[Tweeters] Dark-eyed Junco presumed nest abandonment

Steve Hampton stevechampton at gmail.com
Sun Aug 7 20:41:22 PDT 2022


Sorry to hear about the nest failure. Given how late it is -- and the fact
that there are lots of junco juvies about -- this may have been their
second clutch of the summer. In these cases with my nest boxes, I generally
toss the nest and eggs into the bushes, leaving them scavengers or insects.

Birds of the World (BOTW) species account does have some numbers from a

Of 170 nests on territories of 93 males (1989–1993), 29.4% failed before
hatching, additional 15.9% between hatching and fledging (Ketterson et al.
Mean clutch size was 3.57 eggs ± 0.72 SE; mean number of nestlings in nests
in which eggs hatched (hatching success) was 3.36 ± 0.094 SE. In nests that
produced ≥1 fledgling, number of fledglings was 3.08 ± 0.112 SE. Of broods
followed until independence (2 wk after fledging), mean number of brood
members still alive was 2.34 ± 0.156 SE.

To maintain their population, of course, they need only replace themselves
once in their lifetime with another breeding offspring, so there's a lot of
attrition along the way for eggs, chicks, fledges, juveniles, etc.

On Sun, Aug 7, 2022 at 8:05 PM Josh DeSilvey <jmdesilvey at gmail.com> wrote:

> Hi all - This past weekend we witnessed the culmination of a slowly

> unfolding tragedy as a female Junco abandoned her nest and three eggs that

> never hatched. She nested for almost three weeks. We were cautious

> observers of her activity as she built the nest in a wine-barrel planter

> located on the deck in our backyard. When we realized this Junco chose this

> planter, we were excited to see what would unfold, even attentively

> counting down to when the eggs should have hatched. But then that period

> passed.


> We grew concerned when she did not return to the nest Saturday evening,

> though we did see her come and go throughout the day. This morning (Sunday)

> confirmed our fears when we did not spy her sitting on the nest. Looking up

> Junco nesting behaviour on Birds Of The World (BOTW; Thanks WOS!!)

> confirmed that her eggs should have hatched by Wednesday of this past week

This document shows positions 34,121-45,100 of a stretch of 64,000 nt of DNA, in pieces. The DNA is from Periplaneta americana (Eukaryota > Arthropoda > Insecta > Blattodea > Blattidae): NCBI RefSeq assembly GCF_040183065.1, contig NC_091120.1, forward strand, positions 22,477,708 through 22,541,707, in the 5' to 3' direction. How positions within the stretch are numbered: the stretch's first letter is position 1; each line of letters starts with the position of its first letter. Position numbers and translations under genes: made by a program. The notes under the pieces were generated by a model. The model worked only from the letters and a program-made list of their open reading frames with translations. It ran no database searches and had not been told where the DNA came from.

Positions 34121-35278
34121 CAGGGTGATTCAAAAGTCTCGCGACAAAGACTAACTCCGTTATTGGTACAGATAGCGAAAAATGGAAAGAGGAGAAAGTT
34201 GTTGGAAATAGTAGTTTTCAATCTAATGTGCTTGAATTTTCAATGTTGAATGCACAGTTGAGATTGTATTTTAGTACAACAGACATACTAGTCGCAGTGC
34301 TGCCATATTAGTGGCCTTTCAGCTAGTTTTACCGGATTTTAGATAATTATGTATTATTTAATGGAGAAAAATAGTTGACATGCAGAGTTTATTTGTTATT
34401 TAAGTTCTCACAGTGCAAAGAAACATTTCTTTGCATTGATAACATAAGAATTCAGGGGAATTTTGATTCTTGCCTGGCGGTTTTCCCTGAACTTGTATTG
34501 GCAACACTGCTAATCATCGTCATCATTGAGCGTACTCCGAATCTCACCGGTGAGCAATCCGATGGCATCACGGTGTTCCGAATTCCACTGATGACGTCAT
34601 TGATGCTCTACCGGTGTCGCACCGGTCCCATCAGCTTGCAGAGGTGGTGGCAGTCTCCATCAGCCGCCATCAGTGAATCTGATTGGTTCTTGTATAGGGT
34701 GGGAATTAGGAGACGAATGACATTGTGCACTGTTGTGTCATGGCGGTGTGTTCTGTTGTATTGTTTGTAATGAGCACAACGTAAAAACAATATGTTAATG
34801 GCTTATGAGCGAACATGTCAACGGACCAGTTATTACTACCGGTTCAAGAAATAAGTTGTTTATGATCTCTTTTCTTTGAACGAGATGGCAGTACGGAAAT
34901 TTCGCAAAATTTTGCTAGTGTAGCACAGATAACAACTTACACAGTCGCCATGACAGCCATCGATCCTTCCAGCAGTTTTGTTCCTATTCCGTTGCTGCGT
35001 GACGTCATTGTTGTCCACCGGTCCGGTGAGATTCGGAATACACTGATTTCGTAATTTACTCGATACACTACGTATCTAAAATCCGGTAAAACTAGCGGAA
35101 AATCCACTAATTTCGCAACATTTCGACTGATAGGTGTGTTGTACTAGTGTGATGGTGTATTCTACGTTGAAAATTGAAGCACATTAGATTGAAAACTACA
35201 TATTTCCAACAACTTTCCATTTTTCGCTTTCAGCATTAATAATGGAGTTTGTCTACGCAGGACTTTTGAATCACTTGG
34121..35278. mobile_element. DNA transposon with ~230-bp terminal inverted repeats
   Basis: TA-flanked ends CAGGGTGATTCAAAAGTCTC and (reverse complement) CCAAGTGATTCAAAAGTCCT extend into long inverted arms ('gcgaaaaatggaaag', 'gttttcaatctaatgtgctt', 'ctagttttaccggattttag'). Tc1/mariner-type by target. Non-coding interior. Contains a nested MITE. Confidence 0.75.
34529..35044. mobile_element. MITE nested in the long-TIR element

> (8/3). Although the conclusion is still sad, we suspected it was

> inevitable. In part this post is one of mourning for our Junco (we named

> her June) and her loss, and not being cautious, careful witnesses to June

> raising her nestlings. It is also one of inquiry and I wanted to bring it

> to the Tweeters list for advice.


> So we have a nest and three Junco eggs. What should we do with it now? Are

> there agencies (glancing in the Burkes direction) in the Seattle metro area

> that would want these for research or teaching?


> Should we leave it as is and let what scavengers are around claim it for

> their benefit? Or when it starts to stink, remove it to the compost bin or

> green belt behind our home?


> Also, I was curious to find that BOTW does not report failure rates for

> broods, whether first or subsequent. In general for birds, what are failure

> rates for broods? What are some causes? Are second or third broods more

> likely to fail, then earlier ones?


> Thanks for your thoughts and answers. I look forward to reading them.


> Josh DeSilvey

> Mountlake Terrace

> jmdesiley at gmail.com

> _______________________________________________

> Tweeters mailing list

> Tweeters at u.washington.edu

> http://mailman11.u.washington.edu/mailman/listinfo/tweeters


​Steve Hampton​
Port Townsend, WA (qatáy)
-------------- next part --------------
An HTML attachment was scrubbed...
URL: <http://mailman11.u.washington.edu/pipermail/tweeters/attachments/20220807/f7eae63b/attachment.html>

More information about the Tweeters mailing list